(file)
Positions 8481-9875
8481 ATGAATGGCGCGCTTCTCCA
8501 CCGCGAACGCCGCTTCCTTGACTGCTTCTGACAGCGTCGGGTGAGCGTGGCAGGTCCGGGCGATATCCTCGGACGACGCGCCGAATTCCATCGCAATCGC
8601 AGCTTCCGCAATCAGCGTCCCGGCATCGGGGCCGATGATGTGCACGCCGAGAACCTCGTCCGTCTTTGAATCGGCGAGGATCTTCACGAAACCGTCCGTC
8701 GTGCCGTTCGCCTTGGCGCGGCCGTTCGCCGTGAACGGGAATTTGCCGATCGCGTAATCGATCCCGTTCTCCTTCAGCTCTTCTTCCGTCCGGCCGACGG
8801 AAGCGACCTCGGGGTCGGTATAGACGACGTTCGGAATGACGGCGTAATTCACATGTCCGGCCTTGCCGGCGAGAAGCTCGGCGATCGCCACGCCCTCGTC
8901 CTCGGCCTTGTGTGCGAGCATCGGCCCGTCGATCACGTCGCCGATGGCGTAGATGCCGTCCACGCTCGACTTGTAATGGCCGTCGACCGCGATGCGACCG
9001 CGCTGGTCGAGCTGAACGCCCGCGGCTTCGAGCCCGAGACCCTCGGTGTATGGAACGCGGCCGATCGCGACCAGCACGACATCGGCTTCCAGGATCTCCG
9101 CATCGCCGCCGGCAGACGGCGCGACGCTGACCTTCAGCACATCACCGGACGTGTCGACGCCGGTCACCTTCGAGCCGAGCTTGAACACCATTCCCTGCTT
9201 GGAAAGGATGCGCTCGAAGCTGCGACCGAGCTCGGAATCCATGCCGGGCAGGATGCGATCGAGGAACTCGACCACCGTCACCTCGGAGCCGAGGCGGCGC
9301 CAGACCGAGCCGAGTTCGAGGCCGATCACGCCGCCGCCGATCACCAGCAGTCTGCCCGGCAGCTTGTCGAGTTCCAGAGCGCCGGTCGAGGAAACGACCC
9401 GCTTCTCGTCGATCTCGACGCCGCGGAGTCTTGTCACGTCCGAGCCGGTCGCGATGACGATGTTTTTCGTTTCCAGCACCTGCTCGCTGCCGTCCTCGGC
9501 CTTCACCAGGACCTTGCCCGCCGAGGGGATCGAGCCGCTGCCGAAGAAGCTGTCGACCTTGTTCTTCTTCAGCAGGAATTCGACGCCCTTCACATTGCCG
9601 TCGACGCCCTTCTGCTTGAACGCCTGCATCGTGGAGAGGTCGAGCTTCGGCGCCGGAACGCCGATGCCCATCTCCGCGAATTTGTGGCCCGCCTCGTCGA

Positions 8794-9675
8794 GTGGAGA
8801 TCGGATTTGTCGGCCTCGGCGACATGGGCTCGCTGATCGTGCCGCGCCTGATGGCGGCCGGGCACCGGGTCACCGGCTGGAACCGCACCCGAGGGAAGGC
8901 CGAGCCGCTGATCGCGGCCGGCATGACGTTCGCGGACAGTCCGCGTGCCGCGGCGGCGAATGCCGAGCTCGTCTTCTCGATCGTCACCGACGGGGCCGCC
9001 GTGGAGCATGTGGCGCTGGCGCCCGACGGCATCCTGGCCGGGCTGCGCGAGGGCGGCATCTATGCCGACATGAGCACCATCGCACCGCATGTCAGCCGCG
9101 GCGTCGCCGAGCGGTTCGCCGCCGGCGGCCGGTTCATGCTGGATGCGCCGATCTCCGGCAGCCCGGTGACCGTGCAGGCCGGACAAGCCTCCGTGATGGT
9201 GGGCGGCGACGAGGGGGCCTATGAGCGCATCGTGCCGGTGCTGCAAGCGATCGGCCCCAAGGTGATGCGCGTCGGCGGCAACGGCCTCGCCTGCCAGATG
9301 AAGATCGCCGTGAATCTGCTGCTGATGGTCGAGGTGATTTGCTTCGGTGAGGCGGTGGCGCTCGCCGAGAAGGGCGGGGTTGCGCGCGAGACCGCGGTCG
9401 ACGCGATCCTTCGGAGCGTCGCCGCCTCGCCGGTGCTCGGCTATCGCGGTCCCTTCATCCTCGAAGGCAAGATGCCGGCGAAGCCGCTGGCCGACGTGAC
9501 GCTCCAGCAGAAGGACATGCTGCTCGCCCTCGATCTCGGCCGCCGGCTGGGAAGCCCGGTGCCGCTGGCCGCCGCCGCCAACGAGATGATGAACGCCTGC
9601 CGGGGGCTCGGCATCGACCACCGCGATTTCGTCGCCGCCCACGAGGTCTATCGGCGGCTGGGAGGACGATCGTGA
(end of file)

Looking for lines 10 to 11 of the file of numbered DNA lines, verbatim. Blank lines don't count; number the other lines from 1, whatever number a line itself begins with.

9201 GGAAAGGATGCGCTCGAAGCTGCGACCGAGCTCGGAATCCATGCCGGGCAGGATGCGATCGAGGAACTCGACCACCGTCACCTCGGAGCCGAGGCGGCGC
9301 CAGACCGAGCCGAGTTCGAGGCCGATCACGCCGCCGCCGATCACCAGCAGTCTGCCCGGCAGCTTGTCGAGTTCCAGAGCGCCGGTCGAGGAAACGACCC